Whether you’re scaling an established product line or creating something entirely new from scratch, your food product development consultation will set the tone for the rest of the collaboration. It pays to be prepared – this guide will help you gather the materials and information that your development company will surely request.
Understanding Food Product Development
If this is your first time working with a product development firm, it helps to familiarize yourself with the services typically offered. Some firms keep things relatively basic – going no further than typical consulting – and others will have full scale laboratories that can analyze your product from top to bottom completely in-house.
Full service firms even have marketing experts on staff to direct everything from market research to launch, and development companies often have close connections with graphic designers and packaging agencies as well. Scour every development company website you can find so that you’ll know what the development company can likely handle and what you’ll have to take to a third-party resource.
What You Will Need
A strong description of your goals, current capabilities, and long-term projections are necessary. Your product development firm needs to know which resources you have at your disposal and how you plan to scale your product in the future.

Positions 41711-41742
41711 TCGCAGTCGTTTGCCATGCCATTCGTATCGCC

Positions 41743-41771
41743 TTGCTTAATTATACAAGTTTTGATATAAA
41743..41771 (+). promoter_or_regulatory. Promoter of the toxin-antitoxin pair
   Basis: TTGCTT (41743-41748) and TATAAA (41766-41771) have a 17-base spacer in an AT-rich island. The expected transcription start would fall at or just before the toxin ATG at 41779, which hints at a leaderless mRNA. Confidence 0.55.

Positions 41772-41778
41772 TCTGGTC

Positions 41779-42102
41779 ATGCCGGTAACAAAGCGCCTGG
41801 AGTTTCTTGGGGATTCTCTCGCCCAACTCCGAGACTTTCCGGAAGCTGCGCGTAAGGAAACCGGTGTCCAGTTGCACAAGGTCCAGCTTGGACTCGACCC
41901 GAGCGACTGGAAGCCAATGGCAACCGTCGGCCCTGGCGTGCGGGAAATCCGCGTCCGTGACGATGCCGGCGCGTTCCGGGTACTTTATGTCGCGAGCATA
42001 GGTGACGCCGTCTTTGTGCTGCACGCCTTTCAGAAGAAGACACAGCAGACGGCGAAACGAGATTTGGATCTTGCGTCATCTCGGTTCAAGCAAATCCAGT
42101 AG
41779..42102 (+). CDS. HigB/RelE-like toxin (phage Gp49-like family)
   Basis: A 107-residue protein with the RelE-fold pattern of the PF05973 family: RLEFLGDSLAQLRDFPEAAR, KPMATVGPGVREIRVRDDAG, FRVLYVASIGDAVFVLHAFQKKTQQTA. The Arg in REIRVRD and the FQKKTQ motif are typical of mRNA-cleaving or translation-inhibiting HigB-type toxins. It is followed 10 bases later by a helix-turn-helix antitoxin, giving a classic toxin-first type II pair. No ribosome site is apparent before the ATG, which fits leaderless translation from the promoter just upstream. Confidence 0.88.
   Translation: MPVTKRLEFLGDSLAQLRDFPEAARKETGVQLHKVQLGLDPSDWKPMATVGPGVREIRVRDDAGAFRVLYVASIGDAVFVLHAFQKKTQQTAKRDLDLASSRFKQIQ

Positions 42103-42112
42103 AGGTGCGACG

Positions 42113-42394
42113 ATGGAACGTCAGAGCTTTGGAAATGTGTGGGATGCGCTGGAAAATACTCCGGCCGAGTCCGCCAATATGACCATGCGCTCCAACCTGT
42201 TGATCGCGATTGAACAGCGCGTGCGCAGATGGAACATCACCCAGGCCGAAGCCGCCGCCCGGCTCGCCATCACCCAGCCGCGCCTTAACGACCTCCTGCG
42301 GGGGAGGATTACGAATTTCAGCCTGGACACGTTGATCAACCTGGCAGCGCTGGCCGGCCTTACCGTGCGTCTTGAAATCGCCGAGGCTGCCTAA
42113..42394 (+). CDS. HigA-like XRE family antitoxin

Goals are important, but your recipe will take center stage. Your recipe should detail a list of ingredients by weight, the quality standards you use to choose ingredients, whether your ingredients are wet or dry, and the brands or formulations that you prefer. A detailed explanation of your current production process is also important: how long you marinade certain ingredients, whether you stir gently or vigorously, cooking and cooling times, etc.
The food product development company will also want a sample of your recipe as you make it.
Other non-recipe related requirements will include a workable budget and projections for scaling needs. You will also need to have a good idea of how you will approach production now and in the future – whether you use a co-packer, shared kitchen, or your own commercial prep space. These will all affect the way the development firm will approach your new commercially-viable product.
Before talking to any development firm, you’ll want to sign a non-disclosure agreement. The firm itself often provides this agreement – a firm that starts asking questions without an agreement should raise red flags. Stories of stolen recipes are rare, but surprisingly there is a market for such things.
Don’t worry about having every single piece of information documented and filed. The entire job of a food development company is to make the process easier for you, whether you are a brand new startup or an experienced culinary genius. Just get out there, keep an open mind, and let your initial consultation serve as a source of inspiration and motivation for the lengthy development process.